Woods Surges Into Open Lead - COPIED

RSS

ST. ANDREWS, Scotland -- Tiger Woods found the sand but still got started on another victory at the birthplace of golf. Jack Nicklaus struggled to hold off his farewell 'til the weekend. And everyone paused to remember the victims of the London bombings.
 
Woods, an overwhelming favorite to capture his second British Open title, surged to the top of the leaderboard early Thursday with seven birdies in a stretch of nine holes at St. Andrews.
 
Woods finally made a mistake at the 13th, taking bogey after failing to get up-and-down from one of 112 bunkers on the Old Course. Five years ago, he avoided the treacherous sand all four days en route to a record-setting eight-stroke Open victory.
 
Jack Nicklaus
Jack Nicklaus started his final appearance at the Open Championship with a 3-over-par 75.
Another bunker led to bogey at 16, but Woods finished with a birdie at the closing hole for a 6-under 66 and the clubhouse lead. Many of the top players -- Ernie Els, Vijay Singh and Phil Mickelson among them -- teed off in the afternoon, taking aim at the world's No. 1 player.
 
He obviously got off a great start,'' said two-time U.S. Open winner Retief Goosen, and that's what he needed.''

The South African was right in the thick of things, joining English hopeful Luke Donald, two-time Masters champ Jose Maria Olazabal and Australian Peter Lonard at 4-under 68.
 
Goosen bounced back from his meltdown three weeks ago at Pinehurst, where he shot 81 after coming to the final day of the U.S. Open with a three-shot lead.
 
Pinehurst is pretty much history,'' he said. I wasn't thinking about it as all.''
 
Defending Open champion Todd Hamilton got off to a slow start, shooting 74.
 
Even with Woods' brilliant play in the early going, this was one of the rare occasions when he shared the spotlight with another player.
 
Nicklaus began his Open farewell with a flourish, clearing the Swilcan Burn with a short iron on his second shot and rolling in a 4-foot birdie putt. Tom Watson, a five-time winner of this event and one of Nicklaus' fiercest rivals in the 1970s, also started with a birdie at the first hole.
 
As the two strolled to the second tee, someone shouted, Another duel in the sun!''
 
So far,'' Nicklaus replied, managing a slight grin at the thought of his memorable showdown with Watson at Turnberry in 1977.
 
But the Golden Bear couldn't keep it going, struggling to a 75 even with a relatively light wind sweeping off the North Sea. He has some work to do if he wants to make the cut Friday.
 
The mood turned somber at noon, when St. Andrews joined the rest of the country in observing two minutes of silence to honor the victims of last week's terrorist attacks in London.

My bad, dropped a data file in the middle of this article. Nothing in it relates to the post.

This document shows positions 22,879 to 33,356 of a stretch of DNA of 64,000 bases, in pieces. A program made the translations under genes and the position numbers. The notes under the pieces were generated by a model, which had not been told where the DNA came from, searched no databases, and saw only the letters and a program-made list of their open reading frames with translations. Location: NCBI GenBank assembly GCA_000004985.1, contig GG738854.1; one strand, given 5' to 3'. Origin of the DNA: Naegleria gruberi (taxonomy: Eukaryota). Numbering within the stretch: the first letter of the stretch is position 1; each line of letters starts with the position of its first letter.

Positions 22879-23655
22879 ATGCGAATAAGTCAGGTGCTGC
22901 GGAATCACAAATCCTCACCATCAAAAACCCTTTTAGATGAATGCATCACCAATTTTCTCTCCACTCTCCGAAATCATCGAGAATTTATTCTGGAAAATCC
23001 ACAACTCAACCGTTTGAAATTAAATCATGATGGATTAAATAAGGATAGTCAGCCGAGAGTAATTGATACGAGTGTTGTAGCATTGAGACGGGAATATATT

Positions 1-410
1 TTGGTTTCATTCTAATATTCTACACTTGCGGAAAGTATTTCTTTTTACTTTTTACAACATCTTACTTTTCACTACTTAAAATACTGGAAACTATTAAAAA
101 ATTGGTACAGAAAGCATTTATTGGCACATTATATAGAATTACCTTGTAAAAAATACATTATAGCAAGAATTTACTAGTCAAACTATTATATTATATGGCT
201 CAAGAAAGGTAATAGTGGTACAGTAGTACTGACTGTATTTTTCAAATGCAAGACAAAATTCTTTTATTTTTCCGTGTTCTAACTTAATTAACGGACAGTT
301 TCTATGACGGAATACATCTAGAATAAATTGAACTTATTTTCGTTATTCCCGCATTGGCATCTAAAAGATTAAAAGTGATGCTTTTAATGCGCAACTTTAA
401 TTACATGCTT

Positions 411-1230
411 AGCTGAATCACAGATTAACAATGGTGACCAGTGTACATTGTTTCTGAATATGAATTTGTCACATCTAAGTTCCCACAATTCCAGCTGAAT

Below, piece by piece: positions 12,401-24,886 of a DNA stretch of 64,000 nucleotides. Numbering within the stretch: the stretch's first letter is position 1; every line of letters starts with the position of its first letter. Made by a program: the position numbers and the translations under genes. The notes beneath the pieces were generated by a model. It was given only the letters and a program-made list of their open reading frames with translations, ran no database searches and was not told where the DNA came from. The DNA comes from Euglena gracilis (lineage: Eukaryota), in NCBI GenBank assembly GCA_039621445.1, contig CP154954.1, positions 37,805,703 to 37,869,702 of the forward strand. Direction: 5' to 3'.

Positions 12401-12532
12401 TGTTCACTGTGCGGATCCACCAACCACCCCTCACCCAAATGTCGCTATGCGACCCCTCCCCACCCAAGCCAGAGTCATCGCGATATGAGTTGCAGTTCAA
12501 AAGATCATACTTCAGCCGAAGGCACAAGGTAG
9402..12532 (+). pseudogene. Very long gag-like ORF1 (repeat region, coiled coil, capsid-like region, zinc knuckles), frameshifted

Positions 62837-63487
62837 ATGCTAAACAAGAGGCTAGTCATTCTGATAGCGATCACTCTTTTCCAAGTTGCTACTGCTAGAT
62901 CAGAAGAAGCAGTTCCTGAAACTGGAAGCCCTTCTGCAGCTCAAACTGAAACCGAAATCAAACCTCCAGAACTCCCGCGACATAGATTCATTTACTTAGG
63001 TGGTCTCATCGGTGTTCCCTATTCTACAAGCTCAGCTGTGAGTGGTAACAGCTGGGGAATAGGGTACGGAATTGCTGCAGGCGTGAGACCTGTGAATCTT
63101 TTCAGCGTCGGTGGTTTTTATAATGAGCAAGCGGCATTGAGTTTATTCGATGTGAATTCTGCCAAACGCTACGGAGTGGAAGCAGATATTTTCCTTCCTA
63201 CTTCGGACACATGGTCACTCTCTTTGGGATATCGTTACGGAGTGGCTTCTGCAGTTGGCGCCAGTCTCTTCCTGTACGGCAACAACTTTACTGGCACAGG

At least 52 people were killed and hundreds injured when bombs went off in three subway trains and a double-decker bus.
 
An airhorn signaled the brief suspension of play. Woods took off his hat, closed his eyes and bowed his head at the 14th hole.
 
Five years ago, Woods avoided the bunkers and set a major championship record at 19-under 269. His eight-stroke win was part of an unprecedented Tiger Slam'' -- four straight major titles, though not all in the same calendar year.
 
Woods certainly knows how to accept the torch from the player he grew up hoping to surpass as the greatest player ever. When Nicklaus said goodbye to the other three majors, Woods was the winner each time -- the 1999 PGA Championship at Valhalla, the '00 U.S. Open at Pebble Beach, this year's Masters at Augusta National.
 
I wish he'd keep retiring,'' Woods said this week.
 
Woods has emerged from the second major swing change of his career to reclaim his status as the world's most feared player -- the Masters victory was followed by a runner-up showing to Michael Campbell at the U.S. Open three weeks ago.
 
The 65-year-old Nicklaus is more of a ceremonial player than serious contender, but the presumed end of his competitive career drew a large crowd to the Scottish seaside on a cloudy morning.
 
The cheers on the first hole turned to groans when Nicklaus barely caught the right side of the huge green at No. 2, three-putting from nearly 100 feet for a bogey that quickly knocked him off the leaderboard.
 
While acknowledging that his chances of winning were nil, Nicklaus hoped to make the cut and delay his final walk across the Swilcan Bridge until Sunday. It wasn't looking good after three straight bogeys on the back side.
 
When Nicklaus missed a 5-footer at the 13th, he bent over and dropped his putter in anguish. But there was plenty of sentimentality and emotion when he strolled up 18 -- perhaps for the next-to-last time. He took off his cap and waved to the cheering gallery.
 
Nicklaus won two of his record 18 major titles at St. Andrews and decided it was the most appropriate place to bring it all to an end. His son, Steve, handled the caddie duties. Jack's wife, Barbara, and two other sons, Gary and Jackie, were part of the gallery.
 
He's just so special, isn't he?'' a British fan commented while watching Nicklaus at the first hole. In every respect.''
 
Related Links:
  • Full Coverage - 134th Open Champoinship
  • Daily Photo Gallery
  • Open Championship Trivia Challenge
     
    Copyright 2005 Associated Press. All rights reserved. This material may not be published, broadcast, rewritten or redistributed.